Trump Asked Me to Be His VP

Trump Asked Me to Be His VP

Just three nights after my congressional campaign ended, my wife and I were quite surprised when the phone rang at 2:00 a.m. today. But we knew right away who it was when the caller said, “Is this the Minnesota Moron? You know I hate that Communist state.” Without missing a beat, I said, “Hello, Mr. Trump.” Then I felt compelled to clarify that although we have lived in Minnesota for 38 years, I actually was born and educated mostly in Iowa.

“Iowa!” he said. “I hate that state, too. The people love me there – you should have seen me at the State Fair last summer, and I won a HUGE HUGE win in the caucuses – even though that Goofy Governor had endorsed Ruined Ronnie. Huge mistake! Bet she regrets it now! Both governors are vermin! Who’s your Minnesota guy…Tim Tango?”

“Close,” I said. “Tim Walz.”

The Reason for the Call

“May I ask, sir, why you are calling me?” I inquired.

“I’m looking at your now-dead campaign website, and I see here you stand for leadership principles of honesty, integrity, peace, dignity, respect, understanding, and service. We will be a perfect pair,” the former president said.

“Say what?” I asked.

“Opposites attract,” he explained, in his unique way. “You have your principles, but I am more about retribution than respect, more insults than integrity, more undermining than understanding, more divisiveness than dignity, more harassment than honesty. A perfect match. Perfect match. Perfect.”

“I’m not following you,” I said, with double meaning.

“If you weren’t such a Quintessential nitWitt Rockhead, you would see the beauty of it,” he carefully and thoughtfully continued.

I actually could not see it – despite the clarity of his logic.

“Look, Rockhead, you will be my next vice president, my running mate, my Number Two,” Mr. Trump harrumphed.

He went on to sputter something about my Midwest background helping him in several swing states, and my Christianity fitting me for Mike Pence’s role with “the Revengelicals.”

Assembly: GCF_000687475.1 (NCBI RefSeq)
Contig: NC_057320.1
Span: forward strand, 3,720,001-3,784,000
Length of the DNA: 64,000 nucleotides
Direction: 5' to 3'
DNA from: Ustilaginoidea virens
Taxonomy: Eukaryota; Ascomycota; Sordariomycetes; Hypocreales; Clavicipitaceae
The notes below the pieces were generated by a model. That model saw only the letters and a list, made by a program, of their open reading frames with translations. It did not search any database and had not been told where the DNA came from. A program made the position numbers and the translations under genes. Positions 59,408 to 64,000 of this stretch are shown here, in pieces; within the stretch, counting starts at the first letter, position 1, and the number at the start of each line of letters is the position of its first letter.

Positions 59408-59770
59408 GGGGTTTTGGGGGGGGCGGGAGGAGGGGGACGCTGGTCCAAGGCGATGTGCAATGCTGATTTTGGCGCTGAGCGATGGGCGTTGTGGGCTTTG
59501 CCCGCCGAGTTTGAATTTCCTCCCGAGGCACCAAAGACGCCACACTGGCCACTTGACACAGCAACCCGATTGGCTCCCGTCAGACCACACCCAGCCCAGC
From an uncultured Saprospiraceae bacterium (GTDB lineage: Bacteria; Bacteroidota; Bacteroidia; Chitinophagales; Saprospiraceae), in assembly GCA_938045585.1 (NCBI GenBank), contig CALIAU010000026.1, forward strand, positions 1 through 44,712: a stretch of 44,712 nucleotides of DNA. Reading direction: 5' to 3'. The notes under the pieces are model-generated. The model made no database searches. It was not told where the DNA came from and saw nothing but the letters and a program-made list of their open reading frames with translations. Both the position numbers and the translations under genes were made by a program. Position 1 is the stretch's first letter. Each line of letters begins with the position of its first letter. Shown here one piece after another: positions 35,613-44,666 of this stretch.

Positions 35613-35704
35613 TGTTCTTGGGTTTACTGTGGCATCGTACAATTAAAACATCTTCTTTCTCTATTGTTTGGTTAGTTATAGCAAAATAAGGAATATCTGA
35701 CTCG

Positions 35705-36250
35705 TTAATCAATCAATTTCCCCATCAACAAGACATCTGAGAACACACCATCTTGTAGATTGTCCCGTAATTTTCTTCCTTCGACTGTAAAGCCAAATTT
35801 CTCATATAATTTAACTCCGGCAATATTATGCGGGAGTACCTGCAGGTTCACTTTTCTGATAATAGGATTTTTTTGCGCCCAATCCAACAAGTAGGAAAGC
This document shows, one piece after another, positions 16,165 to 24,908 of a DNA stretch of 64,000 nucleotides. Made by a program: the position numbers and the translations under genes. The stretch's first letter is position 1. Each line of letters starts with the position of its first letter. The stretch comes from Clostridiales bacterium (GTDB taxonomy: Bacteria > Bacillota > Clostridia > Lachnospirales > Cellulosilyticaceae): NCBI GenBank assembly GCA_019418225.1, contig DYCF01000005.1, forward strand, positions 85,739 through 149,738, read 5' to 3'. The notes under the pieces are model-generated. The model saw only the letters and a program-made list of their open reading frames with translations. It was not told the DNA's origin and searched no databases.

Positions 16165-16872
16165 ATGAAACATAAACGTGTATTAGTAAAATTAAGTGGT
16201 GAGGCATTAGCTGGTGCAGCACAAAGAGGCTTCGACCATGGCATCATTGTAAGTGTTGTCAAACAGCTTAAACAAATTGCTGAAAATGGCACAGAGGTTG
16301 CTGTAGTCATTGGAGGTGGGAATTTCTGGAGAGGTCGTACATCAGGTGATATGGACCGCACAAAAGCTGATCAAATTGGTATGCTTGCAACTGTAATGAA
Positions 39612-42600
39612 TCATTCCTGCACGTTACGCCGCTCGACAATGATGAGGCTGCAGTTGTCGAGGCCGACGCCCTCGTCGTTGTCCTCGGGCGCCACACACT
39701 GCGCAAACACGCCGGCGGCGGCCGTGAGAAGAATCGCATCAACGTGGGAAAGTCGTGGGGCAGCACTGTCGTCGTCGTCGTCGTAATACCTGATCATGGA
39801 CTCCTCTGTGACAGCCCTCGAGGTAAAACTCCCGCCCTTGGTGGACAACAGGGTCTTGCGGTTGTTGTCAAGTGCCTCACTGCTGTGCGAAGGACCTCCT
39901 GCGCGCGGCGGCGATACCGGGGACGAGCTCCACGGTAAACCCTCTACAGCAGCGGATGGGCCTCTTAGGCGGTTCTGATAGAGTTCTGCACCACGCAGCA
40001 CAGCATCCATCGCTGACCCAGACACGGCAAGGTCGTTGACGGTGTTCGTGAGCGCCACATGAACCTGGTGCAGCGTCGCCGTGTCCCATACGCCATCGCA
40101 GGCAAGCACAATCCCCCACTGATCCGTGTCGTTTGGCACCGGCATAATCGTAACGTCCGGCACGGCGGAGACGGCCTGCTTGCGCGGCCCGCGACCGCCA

Mr. Trump demanded that I accept his offer within 90 minutes or he would make sure I would regret it. He then hung up.

My Answer

Knowing I had a time limit to respond, I quickly decided to call a few prominent Republicans for advice: “I’ve never heard of you,” blurted Marjorie Taylor Green. “You ain’t famous enough, so forget it. Trump needs me, not you.” Lauren Bobert and Kari Lake had exactly the same response.

Fully aware that I am no Dr. Oz or Hershel Walker, I tried calling more senior Republicans for perspective. Mike Pence warned, based on his personal experience, “That may not go well for you. Watch out for ropes.”

So, I turned to the rightwing media. Sean Hannity and Tucker Carlson both told me I would be too boring. “People want preposterous, not principled,” Carlson summarized.

Senate Minority Leader Mitch McConnell and Speaker of the House Mike Johnson hinted that having me on the ticket might indeed mobilize and bring the great political middle back into the Republican camp. They liked the idea of a responsible, respected, rational candidate on the Republican ticket. Same for Kevin McCarthy and Mitt Romney.

With just a few minutes left, I hastily and boldly called Democrats Kamala Harris, Nancy Pelosi, Chuck Shumer, Amy Klobuchar, and the aforementioned Tim Walz with the yes-or-no question of whether they wanted their party to face a Trump-Wittrock ticket. All preferred a crazier running mate alongside Mr. Trump, one they believed would help ensure victory for their own side (which is all they care about). Joe Biden could not be reached.

In the end, I went with my principles and turned down the offer.

Then I awoke from my nightmare.


Written by Quentin R. Wittrock, founder of Principle Based Politics. 

Look for his posts each week, as this blog will explore and promote the idea of principle in politics, both as to individual elected leaders and our federal government as an institution.

Principle Based Politics does not endorse or support any particular political candidate or party.

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